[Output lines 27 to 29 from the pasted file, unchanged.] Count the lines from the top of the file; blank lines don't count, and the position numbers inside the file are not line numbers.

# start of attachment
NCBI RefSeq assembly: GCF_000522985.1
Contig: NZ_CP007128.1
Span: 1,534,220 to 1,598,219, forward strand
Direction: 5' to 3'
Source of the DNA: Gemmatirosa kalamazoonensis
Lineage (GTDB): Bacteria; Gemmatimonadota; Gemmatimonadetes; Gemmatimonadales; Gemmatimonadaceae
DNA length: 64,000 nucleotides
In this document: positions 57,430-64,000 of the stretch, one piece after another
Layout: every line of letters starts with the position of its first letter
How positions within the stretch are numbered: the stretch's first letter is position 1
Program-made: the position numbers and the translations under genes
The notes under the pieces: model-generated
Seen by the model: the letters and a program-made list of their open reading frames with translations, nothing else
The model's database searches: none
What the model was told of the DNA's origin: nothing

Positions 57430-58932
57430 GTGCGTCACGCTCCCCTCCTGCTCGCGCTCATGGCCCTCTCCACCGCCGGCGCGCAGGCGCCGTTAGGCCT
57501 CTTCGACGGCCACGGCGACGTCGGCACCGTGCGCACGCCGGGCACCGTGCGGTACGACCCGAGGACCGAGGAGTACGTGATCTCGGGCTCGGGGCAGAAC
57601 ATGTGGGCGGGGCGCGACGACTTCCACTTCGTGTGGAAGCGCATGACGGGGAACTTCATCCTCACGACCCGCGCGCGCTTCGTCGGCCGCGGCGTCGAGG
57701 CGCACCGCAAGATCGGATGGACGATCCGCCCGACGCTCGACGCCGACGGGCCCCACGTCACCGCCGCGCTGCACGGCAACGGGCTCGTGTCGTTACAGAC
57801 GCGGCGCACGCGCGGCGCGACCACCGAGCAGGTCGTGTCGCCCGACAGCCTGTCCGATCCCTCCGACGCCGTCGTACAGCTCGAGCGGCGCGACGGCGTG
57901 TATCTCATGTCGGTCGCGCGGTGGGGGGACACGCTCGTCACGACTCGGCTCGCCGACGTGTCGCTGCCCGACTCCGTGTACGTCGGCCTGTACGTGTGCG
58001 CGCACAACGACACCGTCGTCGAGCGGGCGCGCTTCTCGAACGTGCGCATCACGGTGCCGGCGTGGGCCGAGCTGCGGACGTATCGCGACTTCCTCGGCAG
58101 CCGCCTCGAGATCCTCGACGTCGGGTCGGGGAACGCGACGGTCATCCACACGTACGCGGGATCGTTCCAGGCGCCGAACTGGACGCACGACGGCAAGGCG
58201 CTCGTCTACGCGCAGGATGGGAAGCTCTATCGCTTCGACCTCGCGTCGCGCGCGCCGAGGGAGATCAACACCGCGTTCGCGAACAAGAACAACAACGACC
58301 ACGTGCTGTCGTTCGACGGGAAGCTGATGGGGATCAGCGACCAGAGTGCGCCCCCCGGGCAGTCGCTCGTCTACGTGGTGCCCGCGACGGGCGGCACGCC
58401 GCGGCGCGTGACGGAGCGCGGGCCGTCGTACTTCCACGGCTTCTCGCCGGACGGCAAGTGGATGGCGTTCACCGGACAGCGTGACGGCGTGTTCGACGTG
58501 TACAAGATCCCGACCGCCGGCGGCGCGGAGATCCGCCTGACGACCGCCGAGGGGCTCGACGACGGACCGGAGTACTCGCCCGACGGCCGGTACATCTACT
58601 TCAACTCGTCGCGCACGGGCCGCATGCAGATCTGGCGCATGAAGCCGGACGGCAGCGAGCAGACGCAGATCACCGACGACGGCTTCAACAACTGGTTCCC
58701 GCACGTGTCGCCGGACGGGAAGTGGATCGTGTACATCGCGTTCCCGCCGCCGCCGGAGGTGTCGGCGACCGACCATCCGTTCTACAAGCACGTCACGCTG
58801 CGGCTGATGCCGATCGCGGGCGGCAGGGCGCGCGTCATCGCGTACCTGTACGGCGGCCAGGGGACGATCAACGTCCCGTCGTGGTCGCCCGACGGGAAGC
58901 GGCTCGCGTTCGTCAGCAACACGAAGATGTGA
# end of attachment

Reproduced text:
58401 GCGGCGCGTGACGGAGCGCGGGCCGTCGTACTTCCACGGCTTCTCGCCGGACGGCAAGTGGATGGCGTTCACCGGACAGCGTGACGGCGTGTTCGACGTG
58501 TACAAGATCCCGACCGCCGGCGGCGCGGAGATCCGCCTGACGACCGCCGAGGGGCTCGACGACGGACCGGAGTACTCGCCCGACGGCCGGTACATCTACT
58601 TCAACTCGTCGCGCACGGGCCGCATGCAGATCTGGCGCATGAAGCCGGACGGCAGCGAGCAGACGCAGATCACCGACGACGGCTTCAACAACTGGTTCCC